Name: Nadir Nibras
Major: Mechanical Engineering with Biomedical option
Minor: Gender Studies (not official yet. I just started taking classes in Iceland and plan to continue with the minor at OSU)
Location: Reykjavik, Iceland
Program: Reciprocal Exchange Program
Why did you choose to study in Iceland?
I wanted to go to a country that was different, and I can’t think of another nation in the western world which is so unique geographically and culturally. I chose to study in Iceland for doing exactly the things that I have been doing for the last month: meeting wonderful people from around the world, learning more about the Icelandic way of life from Icelanders who are all direct descendants of the famous Vikings, and travelling all around the country having amazing experiences. Also I am a nature-lover so the natural geothermal pools, geysers, volcanoes and every other bit of the mesmerizing landscape in the country definitely helped my decision to come here.
What is the university like?
Compared to OSU, the university and study-atmosphere around here is a lot more relaxed. It’s a very different system of teaching. Attendance to classes is not really something that is stressed upon in most of my courses. The teachers nonetheless, like teachers in every other country I have been to, are usually happy to help us do better in our courses. Fun fact to emphasize the difference in cultures: My University has a spectacular bar in the basement with special discounts on alcohol for students and this is where most people study.
And the city?
The city is a small one with only around 180,000 people but at the same time it is also a very eventful one. There is always something fun to do, which is a bit surprising considering the tiny population. The age of the city is evident from its ancient architecture and the city-design. Iceland makes the most out of its geothermal resources and there are plenty of heated swimming pools all around the city and the country. A fun thing is that it’s impossible to get lost because you can always see the giant church at city-center from any point in the city and trace your way to wherever you want to go.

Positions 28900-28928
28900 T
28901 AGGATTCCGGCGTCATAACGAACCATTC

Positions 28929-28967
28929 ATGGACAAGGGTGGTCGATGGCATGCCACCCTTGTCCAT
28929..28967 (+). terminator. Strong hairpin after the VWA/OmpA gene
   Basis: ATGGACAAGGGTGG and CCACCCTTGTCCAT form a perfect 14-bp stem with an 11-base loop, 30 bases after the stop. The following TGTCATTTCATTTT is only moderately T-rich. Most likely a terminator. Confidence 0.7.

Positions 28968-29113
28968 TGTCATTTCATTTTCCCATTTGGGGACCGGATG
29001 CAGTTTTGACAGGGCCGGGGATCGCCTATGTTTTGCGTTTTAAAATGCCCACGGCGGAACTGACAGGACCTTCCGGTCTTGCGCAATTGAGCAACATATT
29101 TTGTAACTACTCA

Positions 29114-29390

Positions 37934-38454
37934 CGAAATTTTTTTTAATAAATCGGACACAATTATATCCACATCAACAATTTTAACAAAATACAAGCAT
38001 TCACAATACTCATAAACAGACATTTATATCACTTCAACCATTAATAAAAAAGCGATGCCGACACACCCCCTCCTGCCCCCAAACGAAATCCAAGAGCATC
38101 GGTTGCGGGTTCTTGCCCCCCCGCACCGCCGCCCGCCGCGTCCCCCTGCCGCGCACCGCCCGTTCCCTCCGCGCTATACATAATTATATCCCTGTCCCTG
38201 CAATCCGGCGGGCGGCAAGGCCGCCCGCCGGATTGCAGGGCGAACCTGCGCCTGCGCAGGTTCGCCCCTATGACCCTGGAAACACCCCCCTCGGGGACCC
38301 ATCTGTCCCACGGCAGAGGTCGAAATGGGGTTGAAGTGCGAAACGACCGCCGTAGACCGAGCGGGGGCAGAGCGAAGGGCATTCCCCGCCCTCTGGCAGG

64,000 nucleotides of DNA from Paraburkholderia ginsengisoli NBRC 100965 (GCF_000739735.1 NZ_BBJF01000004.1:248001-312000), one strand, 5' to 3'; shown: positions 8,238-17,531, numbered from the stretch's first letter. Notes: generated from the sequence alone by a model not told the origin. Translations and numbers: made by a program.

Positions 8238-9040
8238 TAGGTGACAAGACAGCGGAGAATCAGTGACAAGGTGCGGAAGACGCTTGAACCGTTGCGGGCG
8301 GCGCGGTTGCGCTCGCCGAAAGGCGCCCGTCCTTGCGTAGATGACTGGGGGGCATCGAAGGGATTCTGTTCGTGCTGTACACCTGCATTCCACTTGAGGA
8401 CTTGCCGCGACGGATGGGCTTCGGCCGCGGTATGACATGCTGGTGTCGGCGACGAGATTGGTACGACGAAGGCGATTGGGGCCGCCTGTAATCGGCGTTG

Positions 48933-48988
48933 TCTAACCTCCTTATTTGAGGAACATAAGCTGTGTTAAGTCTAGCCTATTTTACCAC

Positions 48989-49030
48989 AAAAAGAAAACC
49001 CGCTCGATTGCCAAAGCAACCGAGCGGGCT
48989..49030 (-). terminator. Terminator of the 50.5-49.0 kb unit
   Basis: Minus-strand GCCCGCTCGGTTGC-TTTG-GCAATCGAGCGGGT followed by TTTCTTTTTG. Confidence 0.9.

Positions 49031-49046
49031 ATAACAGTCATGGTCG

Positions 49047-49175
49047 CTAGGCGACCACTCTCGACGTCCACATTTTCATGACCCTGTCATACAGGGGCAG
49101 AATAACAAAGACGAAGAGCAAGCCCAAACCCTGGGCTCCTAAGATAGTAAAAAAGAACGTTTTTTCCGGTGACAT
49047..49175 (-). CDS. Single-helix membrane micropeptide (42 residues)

So far, what is a typical day for you?
A typical weekday and a typical day during the weekend is nothing close to each other.
Weekday: Wake up at 9 (which is before sunrise), go to university, do homework or just hang out with friends at the student café, come back early if there is something interesting going on. It usually ends with me hanging out with my housemates and going to bed.
Weekend: It is either going out of town to explore mother-nature with small groups of friends; or it is trying to have as productive of a day as possible and then going out to experience the splendid night-life of Reykjavik with no plans of coming back until the clubs close at 5.
Where do you live?
I live in a guest-house with 9 other students from all around Europe 2 from the US, We have a very nice and friendly set-up over here and these people have become really good friends of mine.
I could make an endless list of them. If I had to name a few, the immense pride that all Icelanders share in their country and culture would definitely make the list. The beauty of the country also caught me off guard even after I had looked through more than a thousand pictures of the natural wonders. The big differences in social customs and especially in the dating culture is also something that I was not expecting and am learning more about every day.
I met my “buddy” assigned to me by my university on a Thursday night and set off on a three day trip with him the next morning at 8 am with 45 other Icelanders, to the second biggest city in Iceland which is on the other side of the country. The trip included trying out snow-boarding for the first time in my life, living with dozens of Icelanders in a room for almost three straight days and going out to experience the culture and night-life of the city of Akureyri. Certainly one of the most fun and spontaneous things I have done in a while.